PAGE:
Jul
9
2015

A lot of information is exchanged during a visit to the veterinarian. 

Full disclosure: I'm a pet owner. I work for the American Animal Hospital Association. My perspective is one of a pet owner, but I have a deeper understanding of how veterinary medicine works than most of my pet-owning friends. My dog, a 9-year-old miniature schnauzer named Jack, is taken in for his preventive care visits at least annually, and I always comply with my veterinarian's recommendations. I try to be the perfect client, not only to keep Jack as healthy as possible, but also to make my veterinarian's job easier.

Recently, however, I felt the angst of a typical pet owner while at Jack's preventive care visit. It had been a particularly busy day at work, and I had Jack at the office with me all day so I wouldn't have to go home to pick him up before his appointment. The veterinary technician came into the exam room first, asking me typical health risk assessment questions: "What are you feeding Jack?" "How much are you feeding him each day?" "Does Jack go to daycare or dog parks or do you ever board him?" "Have you noticed anything different about Jack's behavior lately?"

I answered the questions as she looked Jack over and felt his body for whatever it is veterinary technicians feel for. Jack is healthy as can be, I thought to myself. Nothing to report here. Let's get his necessary vaccines taken care of and get a refill of heartworm preventive so we can be on our way.

That's when she looked in his mouth.

"Did you know Jack has two broken teeth?" she asked me nonchalantly.  

Ummm, no. I did not know Jack has two broken teeth

"What? No, I didn't know that."

"Yeah, look--it's this one and this one," she said as she pointed to two of his yellowing molars. 

The veterinarian came into the room a few minutes later and the process started all over. Questions I had to answer; looking into Jack's eyes, ears, mouth; feeling Jack's body for whatever it is veterinarians feel for. I prepared myself for the broken tooth discussion, but was caught off-guard when the veterinarian said, "Oh, it looks like Jack is experiencing some back pain." His back twitched as she gently applied a small amount of pressure to the area around his spine. 

"What? How can you tell?" I asked. 

She explained that the twitching was a sign of pain and asked if he regularly jumps on and off the bed or other furniture. I said yes, and she went on to recommend a supplement that could help. 

Then we moved onto the broken teeth. 

As the veterinarian began explaining her recommendations my mind became a blur. Jack has been in pain? His teeth are broken? How could I have not known these things? What am I going to make for dinner? What time is it--am I going to miss my son's baseball game? Did I remember to answer that email at work today? How much is all of this veterinary care going to cost? Blood work, too? And what was that supplement she said I should buy?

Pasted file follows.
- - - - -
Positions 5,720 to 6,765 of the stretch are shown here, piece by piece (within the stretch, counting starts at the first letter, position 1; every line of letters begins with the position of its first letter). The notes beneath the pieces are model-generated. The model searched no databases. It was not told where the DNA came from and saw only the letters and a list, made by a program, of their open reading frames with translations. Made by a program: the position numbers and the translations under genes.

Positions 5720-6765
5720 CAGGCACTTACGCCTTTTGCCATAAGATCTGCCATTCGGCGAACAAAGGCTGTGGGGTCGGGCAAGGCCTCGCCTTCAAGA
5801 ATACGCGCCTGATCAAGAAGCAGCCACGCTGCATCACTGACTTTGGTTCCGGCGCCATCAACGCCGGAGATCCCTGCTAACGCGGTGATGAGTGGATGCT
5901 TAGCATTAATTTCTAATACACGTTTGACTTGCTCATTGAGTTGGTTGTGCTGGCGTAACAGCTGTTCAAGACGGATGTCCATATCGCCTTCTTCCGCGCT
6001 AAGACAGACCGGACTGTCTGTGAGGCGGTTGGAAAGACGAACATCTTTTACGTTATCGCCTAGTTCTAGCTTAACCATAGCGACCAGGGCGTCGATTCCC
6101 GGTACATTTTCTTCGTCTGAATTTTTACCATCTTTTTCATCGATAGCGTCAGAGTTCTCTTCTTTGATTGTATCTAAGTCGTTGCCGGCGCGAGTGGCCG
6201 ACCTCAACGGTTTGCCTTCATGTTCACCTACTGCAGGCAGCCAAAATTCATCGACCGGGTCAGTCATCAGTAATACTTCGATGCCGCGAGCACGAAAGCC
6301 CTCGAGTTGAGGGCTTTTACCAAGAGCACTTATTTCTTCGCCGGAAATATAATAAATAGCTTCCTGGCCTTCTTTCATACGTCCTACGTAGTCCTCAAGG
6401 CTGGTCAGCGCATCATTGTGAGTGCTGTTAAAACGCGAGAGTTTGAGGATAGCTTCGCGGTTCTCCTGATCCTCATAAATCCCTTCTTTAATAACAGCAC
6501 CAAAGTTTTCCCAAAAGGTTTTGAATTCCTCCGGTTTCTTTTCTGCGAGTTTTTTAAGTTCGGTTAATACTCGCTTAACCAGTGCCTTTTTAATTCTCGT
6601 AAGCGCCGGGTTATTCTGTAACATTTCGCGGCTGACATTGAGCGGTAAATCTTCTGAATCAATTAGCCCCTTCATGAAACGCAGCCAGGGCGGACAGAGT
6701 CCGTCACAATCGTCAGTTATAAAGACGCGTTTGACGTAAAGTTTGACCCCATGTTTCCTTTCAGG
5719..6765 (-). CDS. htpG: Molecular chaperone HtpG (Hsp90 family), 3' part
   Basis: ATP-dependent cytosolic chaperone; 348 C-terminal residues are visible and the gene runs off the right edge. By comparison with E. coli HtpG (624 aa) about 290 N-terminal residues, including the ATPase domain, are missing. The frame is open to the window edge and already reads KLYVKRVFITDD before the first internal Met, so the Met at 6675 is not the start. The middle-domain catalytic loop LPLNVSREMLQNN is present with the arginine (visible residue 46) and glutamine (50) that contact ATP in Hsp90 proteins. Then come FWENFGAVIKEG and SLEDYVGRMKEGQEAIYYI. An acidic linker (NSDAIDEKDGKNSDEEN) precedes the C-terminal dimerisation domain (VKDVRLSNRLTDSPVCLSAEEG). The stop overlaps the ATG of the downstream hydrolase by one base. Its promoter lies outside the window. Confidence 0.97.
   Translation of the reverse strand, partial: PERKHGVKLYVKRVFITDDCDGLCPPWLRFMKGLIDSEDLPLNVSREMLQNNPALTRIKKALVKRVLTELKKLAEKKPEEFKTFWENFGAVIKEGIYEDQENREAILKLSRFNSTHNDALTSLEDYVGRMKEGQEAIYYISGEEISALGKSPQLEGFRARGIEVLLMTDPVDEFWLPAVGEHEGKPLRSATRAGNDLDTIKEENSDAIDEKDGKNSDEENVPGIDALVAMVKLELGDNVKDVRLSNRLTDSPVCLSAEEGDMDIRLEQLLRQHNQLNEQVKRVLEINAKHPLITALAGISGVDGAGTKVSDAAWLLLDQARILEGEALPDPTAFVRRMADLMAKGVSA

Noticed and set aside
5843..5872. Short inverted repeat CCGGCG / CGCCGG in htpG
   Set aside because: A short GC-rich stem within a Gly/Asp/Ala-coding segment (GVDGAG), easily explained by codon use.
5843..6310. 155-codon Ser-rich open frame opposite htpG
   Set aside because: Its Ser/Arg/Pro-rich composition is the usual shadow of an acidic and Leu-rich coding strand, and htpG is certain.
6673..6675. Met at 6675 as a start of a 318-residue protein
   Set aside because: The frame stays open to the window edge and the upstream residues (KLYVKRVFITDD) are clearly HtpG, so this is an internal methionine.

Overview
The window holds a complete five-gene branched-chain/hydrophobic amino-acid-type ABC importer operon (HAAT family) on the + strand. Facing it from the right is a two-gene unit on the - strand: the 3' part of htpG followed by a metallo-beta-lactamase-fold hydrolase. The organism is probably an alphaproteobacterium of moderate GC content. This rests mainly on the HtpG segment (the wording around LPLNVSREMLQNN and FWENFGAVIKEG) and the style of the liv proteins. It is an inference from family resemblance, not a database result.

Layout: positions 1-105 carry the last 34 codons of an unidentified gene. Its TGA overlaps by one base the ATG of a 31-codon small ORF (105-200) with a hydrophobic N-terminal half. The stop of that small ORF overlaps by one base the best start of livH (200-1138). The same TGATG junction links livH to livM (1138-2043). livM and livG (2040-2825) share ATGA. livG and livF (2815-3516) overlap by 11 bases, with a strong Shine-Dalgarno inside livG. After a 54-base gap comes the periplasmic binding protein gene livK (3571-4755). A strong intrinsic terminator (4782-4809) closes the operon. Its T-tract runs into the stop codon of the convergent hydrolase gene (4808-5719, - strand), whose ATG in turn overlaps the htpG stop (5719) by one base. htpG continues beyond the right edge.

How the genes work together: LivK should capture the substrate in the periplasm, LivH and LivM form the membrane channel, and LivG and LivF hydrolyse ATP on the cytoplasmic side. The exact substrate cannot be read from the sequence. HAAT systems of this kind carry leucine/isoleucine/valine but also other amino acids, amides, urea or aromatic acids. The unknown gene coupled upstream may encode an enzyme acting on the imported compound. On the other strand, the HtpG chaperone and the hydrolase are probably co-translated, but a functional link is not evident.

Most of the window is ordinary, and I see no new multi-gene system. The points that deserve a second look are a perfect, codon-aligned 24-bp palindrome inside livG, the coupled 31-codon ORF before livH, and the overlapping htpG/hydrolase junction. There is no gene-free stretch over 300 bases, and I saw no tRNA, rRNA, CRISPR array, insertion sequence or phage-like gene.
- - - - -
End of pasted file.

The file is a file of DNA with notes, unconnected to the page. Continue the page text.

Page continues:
It was overwhelming. 

It's veterinary visits like this, I thought to myself as she took Jack to the back for his pre-dental blood work, that make many pet owners dread going to the veterinarian. Too much information to process, too big a bill, and not enough good news. 

When Jack and I arrived home that night, I struggled to accurately answer my husband's questions about Jack's back pain, his broken teeth, the big veterinary bill I had just paid. I realized that I hadn't absorbed much of what the veterinarian had explained to me. 

It was only about a week later that I met with the rest of the AAHA creative team to discuss our newly redesigned Pet Health Brochures and to come up with a plan on how to market them. 

"Wow," I said in the creative meeting. "I could really have used some of these at Jack's veterinary visit the other day." 

The brochures provide credible, reliable information on 16 common pet-health topics from dental care to vaccines to diabetes. If my veterinarian had sent me home with the pain management and dental care brochures, perhaps I would have understood more thoroughly what was going on with Jack and would have been better able to explain the situation to my husband afterward.

Help your clients understand and absorb all the information you relay during the veterinary visit. These brochures will help.

Visit the online AAHA Press bookstore, or call 800-883-6301 to order your free sample set.  

Comments (1) -

Margot Vahrenwald
Margot VahrenwaldUnited States
7/31/2015 10:15:36 AM #

Sarah - spot on article! We will be ordering several titles of the brochures next month. But mostly wanted to say glad that Jack had a thorough visit - no owner wants to find out things are wrong, but examination is the only way we find out what our stoic pets have been hiding from us. And, I'm glad he's recovering well post-dental as well.

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